List of earthquakes in Haiti
This is a list of earthquakes in Haiti. Some of them have been very destructive to the country.
List of major earthquakes
- 1564 Concepción de la Vega and Santiago de los Caballeros destroyed.
- 1701 Tiburon Peninsula from Leogane to Petit Goave - on 9 November severe destruction occurred and "part of the shore sank into the sea".
- 1751 Port-au-Prince earthquake (18 October): According to French historian Moreau de Saint-Méry, "only one masonry building had not collapsed" in Port-au-Prince, Haiti's capital city.
- 1770 Port-au-Prince earthquake (3 June): The city was levelled by a magnitude 7.5 quake, which killed over 200 people.
- 1783 Santiago de los Caballeros - a strong quake partially destroyed the church.
- 1842 Cap-Haitien earthquake (7 May): An earthquake destroyed the city of Cap-Haïtien and other towns in the north of Haiti and the Dominican Republic; this earthquake also destroyed the Sans-Souci Palace. 10,000 people were killed. It has been estimated that its magnitude was 8.1.
- 1946 Dominican Republic earthquake' (4 August): This 8.0-magnitude quake in Samaná also shook Haiti horrifically, producing a tsunami that killed 1,600 people.
- 2010 Haiti earthquake (12 January):. The epicentre of this magnitude 7.0 Mw earthquake was near Léogâne, approximately 25 km (16 miles) west of Port-au-Prince. at a depth of 13 km (8.1 miles). The United States Geological Survey recorded a series of at least 33 aftershocks, 14 of which were between magnitudes 5.0 and 5.9. The International Red Cross estimated that about three million people were affected by the quake; the Haitian Government reports that over 316,000 people had been identified as dead, an estimated 300,000 injured, and an estimated 1,000,000 homeless.
12 January 2010 earthquake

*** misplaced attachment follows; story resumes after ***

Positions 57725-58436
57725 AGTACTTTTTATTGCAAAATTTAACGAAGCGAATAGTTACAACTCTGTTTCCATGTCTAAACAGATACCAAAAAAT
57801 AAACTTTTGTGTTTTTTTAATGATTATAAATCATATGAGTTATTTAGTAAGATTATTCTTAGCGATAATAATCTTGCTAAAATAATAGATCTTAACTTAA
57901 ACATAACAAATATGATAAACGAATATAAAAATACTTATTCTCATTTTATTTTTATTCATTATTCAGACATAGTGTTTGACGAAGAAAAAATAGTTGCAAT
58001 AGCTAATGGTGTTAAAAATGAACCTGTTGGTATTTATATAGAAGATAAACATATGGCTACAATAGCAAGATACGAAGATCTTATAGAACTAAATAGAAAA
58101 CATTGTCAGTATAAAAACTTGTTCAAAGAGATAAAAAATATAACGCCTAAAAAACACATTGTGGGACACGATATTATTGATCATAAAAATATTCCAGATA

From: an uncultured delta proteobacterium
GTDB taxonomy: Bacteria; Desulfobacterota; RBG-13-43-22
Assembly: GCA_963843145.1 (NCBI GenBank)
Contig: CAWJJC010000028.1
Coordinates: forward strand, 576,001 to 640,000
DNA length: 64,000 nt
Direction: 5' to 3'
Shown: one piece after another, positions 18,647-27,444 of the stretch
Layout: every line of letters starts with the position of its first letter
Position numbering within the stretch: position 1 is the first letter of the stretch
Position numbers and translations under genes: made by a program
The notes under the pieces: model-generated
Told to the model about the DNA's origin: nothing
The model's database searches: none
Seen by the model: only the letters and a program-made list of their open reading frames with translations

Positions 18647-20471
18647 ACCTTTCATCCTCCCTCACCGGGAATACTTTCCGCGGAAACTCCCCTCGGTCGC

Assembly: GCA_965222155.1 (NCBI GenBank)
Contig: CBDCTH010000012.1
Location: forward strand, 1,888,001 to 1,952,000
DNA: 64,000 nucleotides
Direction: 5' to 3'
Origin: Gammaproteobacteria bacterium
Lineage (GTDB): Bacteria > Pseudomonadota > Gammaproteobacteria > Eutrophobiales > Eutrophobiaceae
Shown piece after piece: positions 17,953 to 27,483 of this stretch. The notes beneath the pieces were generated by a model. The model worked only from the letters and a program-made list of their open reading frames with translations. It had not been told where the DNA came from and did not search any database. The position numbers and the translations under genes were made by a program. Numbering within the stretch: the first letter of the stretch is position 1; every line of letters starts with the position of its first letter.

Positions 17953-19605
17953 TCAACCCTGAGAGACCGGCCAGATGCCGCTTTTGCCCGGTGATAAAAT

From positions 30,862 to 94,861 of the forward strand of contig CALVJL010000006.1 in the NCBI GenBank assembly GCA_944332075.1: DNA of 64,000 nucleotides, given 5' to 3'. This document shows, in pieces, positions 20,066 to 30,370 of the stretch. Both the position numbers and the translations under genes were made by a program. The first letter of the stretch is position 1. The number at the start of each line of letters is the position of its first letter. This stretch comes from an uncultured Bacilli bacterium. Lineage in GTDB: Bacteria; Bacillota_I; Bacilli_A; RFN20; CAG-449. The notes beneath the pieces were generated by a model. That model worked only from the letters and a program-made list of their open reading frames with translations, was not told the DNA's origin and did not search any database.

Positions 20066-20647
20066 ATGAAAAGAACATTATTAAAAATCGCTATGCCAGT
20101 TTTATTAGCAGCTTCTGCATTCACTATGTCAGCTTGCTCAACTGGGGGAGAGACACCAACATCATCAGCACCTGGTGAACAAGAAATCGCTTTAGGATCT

Eric Calais, a geophysicist at Purdue University who has researched in the area for years, and Ross Stein of the United States Geological Survey in Menlo Park, California, and colleagues have independently calculated that the earthquake has increased the risk on other segments of the Enriquillo fault and perhaps on other faults, although the quake probably did not increase the risk (which is already known to be high) of a major tremor on the Septentrional fault. Stein suggests that if the calculations are right—noting that they may well not be—something may be "fundamentally locked in some fashion, on pretty much all scales, and might be capable of popping off something large". Historical accounts, although not precise, suggest that there has been a sequence of quakes progressing westwards along the fault, starting with an earthquake in the Dominican Republic in 2010. There are concerns that the 12 January earthquake could be the beginning of a new long-term sequence of both earthquakes and tsunamis: "the whole region is fearful".
- "Haiti’s history of earthquakes". Repeating Islands. Retrieved 2013-09-17.
- Prepetit, Claude (9 October 2008), "Tremblements de terre en Haïti, mythe ou réalité ?" (PDF), Le Matin (in French), N° 33082, quoting Moreau de Saint-Méry, Médéric Louis Élie, Description topographique, physique, civile, politique et historique de la partie française de l'Ile Saint Domingue and J. M. Jan, bishop of Cap-Haïtien (1972), Documentation religieuse, Éditions Henri Deschamps. http://haitimega.com/Cap_Haitien-Cap_Haitian_Earthquake_of_May_7_1842/84144788150681600/article_84481504601309194.jsp
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- "What caused the devastating Haiti earthquake?". LiveScience.com. 2010. Retrieved 2010-09-12.
- "Major Caribbean Earthquakes And Tsunamis A Real Risk". Science Daily. Feb 8, 2005. Retrieved 2010-09-12.
- "USGS Magnitude 7.0 – HAITI REGION". Retrieved 13 January 2010.
- Millar, Lisa (2010-01-17). "Tens of thousands isolated at quake epicentre". ABC News. Retrieved 2010-01-18.
- Earthquake Center, USGS. "Latest Earthquakes M5.0+ in the World – Past 7 days". Earthquake Hazards Program. United States Geological Survey. Retrieved 13 January 2010.
- "Red Cross: 3M Haitians Affected by Quake". CBS News. 13 January 2010. Retrieved 13 January 2010.
- "Haitians recall 2010 quake "hell" as death toll raised. Many survivors of the earthquake were left with permanent disabilities including limb amputation, spinal cord injury and severe fractures. Traditionally disability was not well received in Haiti. Team Zaryen, a Haitian Amputee Soccer Team has been challenging that negative association by showing their success on the pitch.". Rueters. 2011-01-12.
- New York Times: A Deadly Quake in a Seismic Hot Zone